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In This Article Immigrant Incorporation in Canada

  • Introduction
  • General Overviews and Textbooks
  • Journals
  • Transnationalism

Political Science Immigrant Incorporation in Canada
by
Irene Bloemraad, Mireille Paquet

Introduction

Scholars of immigration want to understand why people move across international borders, and what the consequences of migration are for the individuals involved, and the people and societies they enter and leave behind. Canada is a long-standing country of immigration, from the earliest British and French colonial settlers to contemporary migrants who hail from around the world. Today, about one in five Canadian residents was born outside the country and, in proportion to its population, more new permanent migrants arrive each year than in any other highly developed nation. The politics and social dynamics of this migration and settlement are shaped by Canada’s institutions: from federalism and the courts to its school systems and labor market regulations. These dynamics are also shaped by the country’s history of race and ethnic relations, which includes the political mobilization and government response to First Nations peoples and the country’s Francophone minority, which is largely but not exclusively concentrated in Quebec. Theoretically, the scholarship on immigration in Canada sometimes draws on ideas and research conducted in other countries, especially the United States, but scholars of Canadian immigration also provide important models for researchers and policymakers in other countries. The specificity of a Canadian approach is especially evident in federal/ provincial partnerships and the points system used to select migrants, in the country’s refugee determination system, and in its policy of multiculturalism.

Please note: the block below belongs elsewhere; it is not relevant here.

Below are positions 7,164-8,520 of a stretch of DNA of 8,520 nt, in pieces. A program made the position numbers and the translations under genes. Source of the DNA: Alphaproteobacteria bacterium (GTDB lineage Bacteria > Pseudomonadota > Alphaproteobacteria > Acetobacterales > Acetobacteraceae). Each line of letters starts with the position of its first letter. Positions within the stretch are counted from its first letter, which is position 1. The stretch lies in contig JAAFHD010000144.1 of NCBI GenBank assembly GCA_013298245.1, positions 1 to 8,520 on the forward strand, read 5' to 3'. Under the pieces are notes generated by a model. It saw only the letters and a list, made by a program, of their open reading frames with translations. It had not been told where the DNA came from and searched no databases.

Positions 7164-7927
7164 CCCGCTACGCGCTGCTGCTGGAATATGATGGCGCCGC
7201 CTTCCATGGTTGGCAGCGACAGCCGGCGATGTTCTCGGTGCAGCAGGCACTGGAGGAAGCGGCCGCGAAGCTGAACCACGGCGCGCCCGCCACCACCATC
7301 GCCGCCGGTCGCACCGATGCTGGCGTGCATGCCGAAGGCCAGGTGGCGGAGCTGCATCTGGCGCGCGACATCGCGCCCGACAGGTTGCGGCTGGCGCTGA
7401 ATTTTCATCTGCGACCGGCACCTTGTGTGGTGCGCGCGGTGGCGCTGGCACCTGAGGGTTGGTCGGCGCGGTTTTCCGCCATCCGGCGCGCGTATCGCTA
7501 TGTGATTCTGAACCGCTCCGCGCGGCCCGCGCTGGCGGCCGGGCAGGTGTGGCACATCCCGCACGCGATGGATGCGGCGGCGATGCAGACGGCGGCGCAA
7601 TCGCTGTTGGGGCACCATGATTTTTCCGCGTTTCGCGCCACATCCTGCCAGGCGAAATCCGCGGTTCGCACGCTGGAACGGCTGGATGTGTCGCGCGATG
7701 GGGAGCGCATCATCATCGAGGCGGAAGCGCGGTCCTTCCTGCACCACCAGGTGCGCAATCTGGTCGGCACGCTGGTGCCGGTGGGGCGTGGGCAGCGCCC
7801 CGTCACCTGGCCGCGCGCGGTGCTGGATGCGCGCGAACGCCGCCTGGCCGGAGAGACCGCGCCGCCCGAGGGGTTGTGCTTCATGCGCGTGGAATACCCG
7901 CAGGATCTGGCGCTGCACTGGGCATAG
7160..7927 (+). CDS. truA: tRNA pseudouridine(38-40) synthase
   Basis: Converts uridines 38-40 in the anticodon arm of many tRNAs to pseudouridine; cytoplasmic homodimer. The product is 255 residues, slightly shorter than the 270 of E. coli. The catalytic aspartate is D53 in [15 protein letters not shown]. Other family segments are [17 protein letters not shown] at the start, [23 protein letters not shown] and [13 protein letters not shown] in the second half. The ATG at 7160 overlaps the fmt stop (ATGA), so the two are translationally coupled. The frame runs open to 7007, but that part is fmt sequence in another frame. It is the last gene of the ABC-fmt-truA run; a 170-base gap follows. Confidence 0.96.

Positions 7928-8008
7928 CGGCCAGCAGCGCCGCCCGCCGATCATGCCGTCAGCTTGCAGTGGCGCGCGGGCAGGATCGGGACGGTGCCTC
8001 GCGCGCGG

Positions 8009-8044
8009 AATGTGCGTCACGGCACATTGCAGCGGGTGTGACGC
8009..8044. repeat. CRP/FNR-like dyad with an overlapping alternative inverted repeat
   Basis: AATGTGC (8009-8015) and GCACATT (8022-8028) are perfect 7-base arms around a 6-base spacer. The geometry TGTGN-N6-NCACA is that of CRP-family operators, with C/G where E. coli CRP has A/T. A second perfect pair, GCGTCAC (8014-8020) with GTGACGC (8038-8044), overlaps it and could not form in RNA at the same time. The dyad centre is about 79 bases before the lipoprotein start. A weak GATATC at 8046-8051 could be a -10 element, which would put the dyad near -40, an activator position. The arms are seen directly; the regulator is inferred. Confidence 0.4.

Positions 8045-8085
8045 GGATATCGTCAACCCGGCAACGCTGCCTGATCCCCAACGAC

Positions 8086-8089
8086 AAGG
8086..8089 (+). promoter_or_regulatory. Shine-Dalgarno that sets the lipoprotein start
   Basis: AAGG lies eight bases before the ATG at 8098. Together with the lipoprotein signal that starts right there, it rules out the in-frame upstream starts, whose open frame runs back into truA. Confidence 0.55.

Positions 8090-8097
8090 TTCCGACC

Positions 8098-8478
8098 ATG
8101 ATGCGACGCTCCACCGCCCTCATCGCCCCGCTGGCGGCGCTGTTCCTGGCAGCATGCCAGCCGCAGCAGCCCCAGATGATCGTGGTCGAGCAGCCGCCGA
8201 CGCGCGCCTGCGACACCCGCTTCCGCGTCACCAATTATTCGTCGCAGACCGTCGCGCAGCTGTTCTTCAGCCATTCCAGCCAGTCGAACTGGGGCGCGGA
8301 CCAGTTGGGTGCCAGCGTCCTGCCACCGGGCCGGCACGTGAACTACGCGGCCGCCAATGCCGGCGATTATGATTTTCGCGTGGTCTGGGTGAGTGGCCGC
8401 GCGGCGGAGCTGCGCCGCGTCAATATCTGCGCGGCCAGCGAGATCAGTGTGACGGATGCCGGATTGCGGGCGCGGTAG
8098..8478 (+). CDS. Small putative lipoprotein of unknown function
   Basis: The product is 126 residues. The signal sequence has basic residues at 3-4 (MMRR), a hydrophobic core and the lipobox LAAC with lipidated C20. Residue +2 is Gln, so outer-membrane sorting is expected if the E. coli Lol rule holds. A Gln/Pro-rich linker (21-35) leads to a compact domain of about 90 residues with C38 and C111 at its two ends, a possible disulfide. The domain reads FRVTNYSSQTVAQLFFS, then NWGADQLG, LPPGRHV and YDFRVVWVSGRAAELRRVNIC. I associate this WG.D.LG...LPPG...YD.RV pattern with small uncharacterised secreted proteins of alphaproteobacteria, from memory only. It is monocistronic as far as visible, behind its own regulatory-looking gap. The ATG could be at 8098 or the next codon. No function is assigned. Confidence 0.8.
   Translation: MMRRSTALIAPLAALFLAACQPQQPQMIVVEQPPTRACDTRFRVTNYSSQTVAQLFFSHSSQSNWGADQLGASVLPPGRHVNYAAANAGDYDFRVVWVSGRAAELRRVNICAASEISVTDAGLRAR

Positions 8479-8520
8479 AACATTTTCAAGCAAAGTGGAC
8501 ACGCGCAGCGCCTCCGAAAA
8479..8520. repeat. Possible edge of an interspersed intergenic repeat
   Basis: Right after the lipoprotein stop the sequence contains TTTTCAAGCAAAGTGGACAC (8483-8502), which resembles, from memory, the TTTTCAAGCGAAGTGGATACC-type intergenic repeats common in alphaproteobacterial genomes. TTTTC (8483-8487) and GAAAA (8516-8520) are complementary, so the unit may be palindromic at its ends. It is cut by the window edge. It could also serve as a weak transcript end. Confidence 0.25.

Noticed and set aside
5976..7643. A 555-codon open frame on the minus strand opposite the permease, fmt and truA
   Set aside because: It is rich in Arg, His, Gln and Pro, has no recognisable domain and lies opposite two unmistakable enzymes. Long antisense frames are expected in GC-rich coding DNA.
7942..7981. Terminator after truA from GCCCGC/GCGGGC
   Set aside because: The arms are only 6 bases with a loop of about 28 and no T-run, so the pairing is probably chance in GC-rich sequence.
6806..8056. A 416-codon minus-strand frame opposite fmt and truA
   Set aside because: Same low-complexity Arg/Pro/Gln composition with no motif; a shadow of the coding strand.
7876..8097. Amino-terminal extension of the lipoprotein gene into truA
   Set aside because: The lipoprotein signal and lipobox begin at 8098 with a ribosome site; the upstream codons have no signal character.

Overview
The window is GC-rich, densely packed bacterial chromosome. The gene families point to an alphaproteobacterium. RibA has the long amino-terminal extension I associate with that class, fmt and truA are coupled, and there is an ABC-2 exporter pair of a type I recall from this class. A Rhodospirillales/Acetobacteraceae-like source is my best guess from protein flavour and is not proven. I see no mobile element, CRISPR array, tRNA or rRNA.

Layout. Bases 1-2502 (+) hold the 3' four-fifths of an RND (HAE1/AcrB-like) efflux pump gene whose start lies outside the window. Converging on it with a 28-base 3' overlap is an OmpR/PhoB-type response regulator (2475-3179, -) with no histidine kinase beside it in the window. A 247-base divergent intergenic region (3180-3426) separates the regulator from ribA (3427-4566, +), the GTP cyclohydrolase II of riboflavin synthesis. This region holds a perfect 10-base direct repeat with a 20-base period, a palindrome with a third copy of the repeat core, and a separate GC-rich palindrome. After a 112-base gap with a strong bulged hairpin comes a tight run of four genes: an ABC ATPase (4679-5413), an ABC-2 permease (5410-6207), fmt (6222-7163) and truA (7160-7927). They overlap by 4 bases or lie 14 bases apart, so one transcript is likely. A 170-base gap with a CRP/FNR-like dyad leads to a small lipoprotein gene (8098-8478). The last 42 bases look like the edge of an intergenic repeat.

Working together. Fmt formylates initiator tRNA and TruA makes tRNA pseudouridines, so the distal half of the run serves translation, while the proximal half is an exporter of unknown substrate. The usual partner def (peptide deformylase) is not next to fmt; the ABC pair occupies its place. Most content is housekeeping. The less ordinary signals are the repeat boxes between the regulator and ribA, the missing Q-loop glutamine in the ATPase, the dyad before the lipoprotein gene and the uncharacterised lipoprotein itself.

General Overviews and Textbooks

An excellent starting point to understanding immigration in Canada is the overview by Li 2003 and Reitz 2004, both of which combine attention to history, current policy, and the socio economic integration of immigrants. For those wanting more detail on law and policy, Becklumb 2008, an overview of the Canadian immigration program, is a good primer. Li 2003 provides not only a descriptive overview of the topic but also an argument about how issues of race imbue Canadian immigration, historically and in the present. This is a theme developed further in Satzewich and Liodakis 2010, a textbook now in a second edition. Canadian scholars have been at the forefront of studying and debating issues of diversity and social cohesion, themes showcased in the volume edited by Banting, et al. 2007. In comparison, Canadian research on transnationalism has lagged that of scholars in the United States, but see the recent volume by Simmons 2010 on immigration and transnationalism in the Canadian context.

  • Banting, Keith, Thomas J. Courchene, and Leslie S. Seidle, eds. 2007. Belonging? Diversity, recognition and shared citizenship in Canada. Collection of papers originally presented at a conference held 13–15 October 2005, Montebello, Quebec. Montreal and Kingston, ON: McGill-Queen’s Univ. Press.